Message Groups rock! They are an enhancement to the Exclusive Consumer feature to provide
- guarranteed ordering of the processing of related messages across a single queue
- load balancing of the processing of messages across multiple consumers
- high availability / auto-failover to other consumers if a JVM goes down
So logically Message Groups are kinda like a parallel Exclusive Consumer. Rather than all messages going to a single consumer, the standard JMS header JMSXGroupID is used to define which message group the message belongs to. The Message Group feature then ensures that all messages for the same message group will be sent to the same JMS consumer - while that consumer stays alive. As soon as the consumer dies another will be chosen.
Another way of explaining Message Groups is that it provides sticky load balancing of messages across consumers; where the JMSXGroupID is kinda like a HTTP session ID or cookie value and the message broker is acting like a HTTP load balancer.
Example Use Case
Lets say we are doing some kind of order matching system where people are buying and selling things (stocks, shares, placing online bets, whatever).
You want to have consumers who match bids and offers for different items (stocks / bets) so they want to keep in RAM for performance a sub-set of the data set.
So set the JMSXGroupID to be MSFT, IBM, SUNW and so forth to use the stock symbol to define the message group. (It can be any string whatsoever; maybe combining trading book, trading exchange, date and so forth - the more specific the group ID, the more concurrent you can run).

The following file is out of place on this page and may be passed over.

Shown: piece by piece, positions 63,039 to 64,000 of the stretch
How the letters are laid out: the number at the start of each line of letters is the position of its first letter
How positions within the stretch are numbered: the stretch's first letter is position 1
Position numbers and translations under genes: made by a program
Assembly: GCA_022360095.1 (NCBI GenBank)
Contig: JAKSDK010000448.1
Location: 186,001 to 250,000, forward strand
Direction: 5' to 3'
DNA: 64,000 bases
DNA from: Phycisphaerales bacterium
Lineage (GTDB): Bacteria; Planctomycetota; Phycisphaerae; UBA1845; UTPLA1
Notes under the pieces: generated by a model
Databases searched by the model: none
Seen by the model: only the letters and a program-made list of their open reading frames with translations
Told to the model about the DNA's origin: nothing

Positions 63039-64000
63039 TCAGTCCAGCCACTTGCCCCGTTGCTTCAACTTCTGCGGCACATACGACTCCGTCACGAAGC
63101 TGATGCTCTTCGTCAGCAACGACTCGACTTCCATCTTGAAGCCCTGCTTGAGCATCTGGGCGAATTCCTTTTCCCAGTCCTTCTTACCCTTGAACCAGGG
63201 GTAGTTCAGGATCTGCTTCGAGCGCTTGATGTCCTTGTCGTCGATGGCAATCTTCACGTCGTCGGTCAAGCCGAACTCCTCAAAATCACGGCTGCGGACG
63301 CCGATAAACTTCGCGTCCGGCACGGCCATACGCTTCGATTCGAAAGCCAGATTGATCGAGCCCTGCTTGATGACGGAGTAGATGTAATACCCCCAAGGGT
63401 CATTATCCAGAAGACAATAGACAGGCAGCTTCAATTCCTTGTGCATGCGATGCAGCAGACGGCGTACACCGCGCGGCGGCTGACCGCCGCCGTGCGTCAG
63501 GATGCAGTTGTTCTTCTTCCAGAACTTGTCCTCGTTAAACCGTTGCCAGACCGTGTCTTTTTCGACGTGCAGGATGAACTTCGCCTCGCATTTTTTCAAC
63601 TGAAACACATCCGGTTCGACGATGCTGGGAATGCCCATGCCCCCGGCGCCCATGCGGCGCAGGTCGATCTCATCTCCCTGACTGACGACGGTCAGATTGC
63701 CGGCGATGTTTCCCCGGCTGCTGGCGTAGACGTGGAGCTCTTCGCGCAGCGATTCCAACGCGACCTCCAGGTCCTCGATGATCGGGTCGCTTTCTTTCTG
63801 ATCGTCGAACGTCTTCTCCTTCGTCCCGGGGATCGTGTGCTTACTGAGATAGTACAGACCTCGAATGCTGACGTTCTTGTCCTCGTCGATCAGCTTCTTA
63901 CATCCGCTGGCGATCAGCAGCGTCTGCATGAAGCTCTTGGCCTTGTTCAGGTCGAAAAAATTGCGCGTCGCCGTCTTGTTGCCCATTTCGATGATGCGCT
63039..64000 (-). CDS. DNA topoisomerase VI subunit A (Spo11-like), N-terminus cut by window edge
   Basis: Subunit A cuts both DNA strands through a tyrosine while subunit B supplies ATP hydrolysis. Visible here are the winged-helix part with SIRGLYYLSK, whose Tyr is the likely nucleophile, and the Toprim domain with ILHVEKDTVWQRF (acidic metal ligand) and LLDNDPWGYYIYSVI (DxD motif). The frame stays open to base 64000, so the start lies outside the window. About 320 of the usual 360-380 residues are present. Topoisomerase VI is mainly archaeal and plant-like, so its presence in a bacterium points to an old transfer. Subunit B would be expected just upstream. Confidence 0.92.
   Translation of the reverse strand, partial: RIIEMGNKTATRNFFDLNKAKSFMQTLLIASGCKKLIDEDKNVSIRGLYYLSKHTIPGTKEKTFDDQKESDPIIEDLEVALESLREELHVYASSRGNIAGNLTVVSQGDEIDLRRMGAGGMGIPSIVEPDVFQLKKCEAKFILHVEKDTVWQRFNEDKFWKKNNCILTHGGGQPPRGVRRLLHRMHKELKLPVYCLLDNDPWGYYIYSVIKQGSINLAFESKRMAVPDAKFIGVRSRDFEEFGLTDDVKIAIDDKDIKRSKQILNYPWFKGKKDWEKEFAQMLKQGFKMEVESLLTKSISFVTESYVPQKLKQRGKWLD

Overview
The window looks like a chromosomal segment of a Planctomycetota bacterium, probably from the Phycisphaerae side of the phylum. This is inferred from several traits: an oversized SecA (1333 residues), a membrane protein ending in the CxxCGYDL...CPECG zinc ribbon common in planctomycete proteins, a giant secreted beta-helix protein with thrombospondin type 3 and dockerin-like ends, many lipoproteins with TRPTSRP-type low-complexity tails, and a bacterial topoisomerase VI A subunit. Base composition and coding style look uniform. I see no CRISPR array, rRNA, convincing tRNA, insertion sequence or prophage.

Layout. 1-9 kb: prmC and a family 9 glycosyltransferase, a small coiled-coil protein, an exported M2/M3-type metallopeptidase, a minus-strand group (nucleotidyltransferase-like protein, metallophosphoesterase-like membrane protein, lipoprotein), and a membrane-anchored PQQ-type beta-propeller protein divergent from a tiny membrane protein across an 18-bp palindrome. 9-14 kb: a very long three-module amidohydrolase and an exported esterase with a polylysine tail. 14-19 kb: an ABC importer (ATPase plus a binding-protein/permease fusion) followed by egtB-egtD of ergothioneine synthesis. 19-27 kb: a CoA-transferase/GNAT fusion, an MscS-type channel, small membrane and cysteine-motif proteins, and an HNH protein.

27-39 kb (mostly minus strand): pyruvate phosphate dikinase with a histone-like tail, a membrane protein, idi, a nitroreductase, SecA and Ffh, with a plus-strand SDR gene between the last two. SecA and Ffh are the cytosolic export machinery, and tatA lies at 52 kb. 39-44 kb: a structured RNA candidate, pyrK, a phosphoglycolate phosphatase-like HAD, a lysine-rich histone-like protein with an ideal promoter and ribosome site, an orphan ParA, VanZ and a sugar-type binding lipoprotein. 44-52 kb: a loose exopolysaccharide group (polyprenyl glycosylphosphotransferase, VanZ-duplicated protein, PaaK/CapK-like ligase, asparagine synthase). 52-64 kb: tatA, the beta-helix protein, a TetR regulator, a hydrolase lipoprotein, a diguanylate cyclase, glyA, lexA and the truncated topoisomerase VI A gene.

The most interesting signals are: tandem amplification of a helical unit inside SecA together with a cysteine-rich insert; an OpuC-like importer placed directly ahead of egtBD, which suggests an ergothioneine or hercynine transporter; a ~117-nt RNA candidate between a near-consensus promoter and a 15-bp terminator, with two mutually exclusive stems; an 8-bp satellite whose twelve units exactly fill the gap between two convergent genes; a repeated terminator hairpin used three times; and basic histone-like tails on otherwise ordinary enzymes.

So assuming we are buying and selling MSFT, IBM, SUNW shares; the Message Groups feature guarrentees that all the MSFT messages will be processed in order by the same consumer; ditto for IBM and SUNW.
How Message Groups work
When a message is being dispatched to a consumer, the JMSXGroupID is checked. If one is present then the broker checks to see if a consumer owns that message group. (Since there could be a massive number of individual message groups we use hash buckets rather than the actual JMSXGroupID string).
If no consumer is associated with a message group a consumer is chosen. That JMS MessageConsumer will receive all further messages with the same JMSXGroupID value until
- the consumer closes (or the client which created the consumer dies etc)
- someone closes the message group by sending a message with a negative value for JMSXGroupSeq (see below for more details)
Note: like message selector matching, grouping based on JMSXGroupID occurs before dispatch on messages in memory. With the default maxPageSize setting, large backlogs of messages destined for one group they can block receipt of messages to other groups if they don't all fit in memory. You can change the default maxPageSize setting for destinations as follows:
Using Message Groups
You just need to change your JMS producers to fill in the JMSXGroupID message header with some String value of your choice. e.g.
Closing a Message Group